Parallel parenting is a way of raising a child after divorce. While it is not ideal, in some situations, it may be necessary.
Working together as parents can be challenging after divorce
Children benefit when both parents take an active role in their life after divorce, except when one parent is abusive or has addictions that could endanger the child.
Sharing parenting can be difficult. Yet, most couples manage to put their differences aside enough to co-parent. It means you can go to parent’s evening together. You can discuss things when you need to and so on.
Yet, if your marriage was abusive, co-parenting may be unhealthy for you and your child. Your partner may use communication about your child to try and regain control over you. Or they could create conflict every time you meet. That is where parallel parenting comes in.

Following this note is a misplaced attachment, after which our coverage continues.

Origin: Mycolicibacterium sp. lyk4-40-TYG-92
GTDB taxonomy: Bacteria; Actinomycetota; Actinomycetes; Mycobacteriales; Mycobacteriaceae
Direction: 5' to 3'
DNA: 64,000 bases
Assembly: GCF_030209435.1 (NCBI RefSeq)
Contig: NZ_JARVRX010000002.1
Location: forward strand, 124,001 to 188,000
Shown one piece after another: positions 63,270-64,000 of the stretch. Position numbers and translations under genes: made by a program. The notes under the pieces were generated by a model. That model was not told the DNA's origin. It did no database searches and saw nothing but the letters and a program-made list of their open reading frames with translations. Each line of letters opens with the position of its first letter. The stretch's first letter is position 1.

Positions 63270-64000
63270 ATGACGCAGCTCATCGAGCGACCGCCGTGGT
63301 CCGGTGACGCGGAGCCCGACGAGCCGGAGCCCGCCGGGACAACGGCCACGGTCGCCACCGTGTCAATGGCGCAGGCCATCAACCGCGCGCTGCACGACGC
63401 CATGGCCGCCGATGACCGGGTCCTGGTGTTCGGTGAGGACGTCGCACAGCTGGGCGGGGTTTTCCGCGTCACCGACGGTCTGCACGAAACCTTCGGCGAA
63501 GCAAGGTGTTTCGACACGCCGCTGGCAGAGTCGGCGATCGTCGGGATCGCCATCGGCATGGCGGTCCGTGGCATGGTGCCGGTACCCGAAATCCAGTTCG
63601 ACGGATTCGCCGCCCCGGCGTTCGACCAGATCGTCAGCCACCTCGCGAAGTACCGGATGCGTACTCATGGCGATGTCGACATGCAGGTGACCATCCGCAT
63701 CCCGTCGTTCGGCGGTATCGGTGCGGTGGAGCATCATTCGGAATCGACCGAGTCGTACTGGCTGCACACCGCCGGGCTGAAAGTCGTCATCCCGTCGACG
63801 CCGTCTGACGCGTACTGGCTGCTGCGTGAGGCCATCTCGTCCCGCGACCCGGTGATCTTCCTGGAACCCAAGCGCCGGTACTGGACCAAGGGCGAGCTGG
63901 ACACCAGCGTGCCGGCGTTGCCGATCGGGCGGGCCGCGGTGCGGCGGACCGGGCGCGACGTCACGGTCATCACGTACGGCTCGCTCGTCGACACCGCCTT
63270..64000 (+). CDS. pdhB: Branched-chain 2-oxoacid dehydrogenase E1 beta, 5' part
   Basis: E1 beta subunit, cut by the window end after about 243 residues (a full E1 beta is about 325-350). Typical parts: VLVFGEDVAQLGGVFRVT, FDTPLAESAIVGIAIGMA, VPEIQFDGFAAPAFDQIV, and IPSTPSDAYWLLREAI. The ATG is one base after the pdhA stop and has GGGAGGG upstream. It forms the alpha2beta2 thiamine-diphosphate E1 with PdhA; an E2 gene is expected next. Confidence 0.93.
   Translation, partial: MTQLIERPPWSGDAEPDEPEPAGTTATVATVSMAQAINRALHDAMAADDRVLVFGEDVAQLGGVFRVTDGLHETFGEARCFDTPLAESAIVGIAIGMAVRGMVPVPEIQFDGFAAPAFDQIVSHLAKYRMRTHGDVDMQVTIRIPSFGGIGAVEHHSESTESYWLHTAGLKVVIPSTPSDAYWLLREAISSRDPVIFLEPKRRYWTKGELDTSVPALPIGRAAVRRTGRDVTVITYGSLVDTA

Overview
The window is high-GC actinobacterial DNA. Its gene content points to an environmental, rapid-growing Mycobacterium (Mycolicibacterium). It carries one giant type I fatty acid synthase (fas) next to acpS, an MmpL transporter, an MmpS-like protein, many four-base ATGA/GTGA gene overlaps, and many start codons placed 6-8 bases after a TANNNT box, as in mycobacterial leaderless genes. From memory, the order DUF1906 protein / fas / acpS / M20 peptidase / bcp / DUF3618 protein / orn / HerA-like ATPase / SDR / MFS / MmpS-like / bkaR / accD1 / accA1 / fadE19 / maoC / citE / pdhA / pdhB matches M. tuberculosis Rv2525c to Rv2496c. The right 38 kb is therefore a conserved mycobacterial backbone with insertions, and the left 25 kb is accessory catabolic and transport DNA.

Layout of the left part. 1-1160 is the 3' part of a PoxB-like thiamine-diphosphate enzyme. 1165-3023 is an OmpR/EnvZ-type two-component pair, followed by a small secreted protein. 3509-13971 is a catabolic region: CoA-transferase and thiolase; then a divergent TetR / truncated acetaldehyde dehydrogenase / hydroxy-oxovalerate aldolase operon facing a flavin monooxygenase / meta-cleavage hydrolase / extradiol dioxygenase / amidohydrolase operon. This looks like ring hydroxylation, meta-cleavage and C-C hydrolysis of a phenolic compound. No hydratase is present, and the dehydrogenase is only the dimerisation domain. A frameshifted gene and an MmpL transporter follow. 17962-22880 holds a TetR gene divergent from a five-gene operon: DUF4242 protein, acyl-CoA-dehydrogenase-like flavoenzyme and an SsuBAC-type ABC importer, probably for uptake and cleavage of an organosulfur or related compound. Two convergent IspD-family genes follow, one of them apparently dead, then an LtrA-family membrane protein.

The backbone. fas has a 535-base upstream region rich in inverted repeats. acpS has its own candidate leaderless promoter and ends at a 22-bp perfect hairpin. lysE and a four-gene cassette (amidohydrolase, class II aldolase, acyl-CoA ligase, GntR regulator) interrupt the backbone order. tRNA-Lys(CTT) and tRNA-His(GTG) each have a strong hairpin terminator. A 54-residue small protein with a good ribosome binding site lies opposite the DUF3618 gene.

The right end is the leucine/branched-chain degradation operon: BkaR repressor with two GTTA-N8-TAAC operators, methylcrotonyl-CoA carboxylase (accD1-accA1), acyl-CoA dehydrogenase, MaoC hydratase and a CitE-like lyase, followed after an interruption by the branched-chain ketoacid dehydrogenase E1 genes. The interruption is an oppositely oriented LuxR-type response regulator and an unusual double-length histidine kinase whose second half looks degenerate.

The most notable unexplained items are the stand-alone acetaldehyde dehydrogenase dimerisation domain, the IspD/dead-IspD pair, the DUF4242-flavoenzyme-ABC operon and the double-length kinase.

Parallel parenting can work when co-parenting cannot
Parallel parenting is a way to minimize the contact you have with your spouse. It is a way for two parents to stay in their child’s life while preventing harm between them. To make it work, you need strict organization and rules. You can communicate via parenting apps or email rather than picking up the phone or face to face. You can stick to a regular schedule to reduce the need to coordinate. Handovers can take place at a designated location to avoid entering each other’s space.
You can set out your parallel parenting plans as part of your child custody agreement. While it may seem mechanical to your child, it is better than seeing conflict between their parents. Or having one parent harm the other.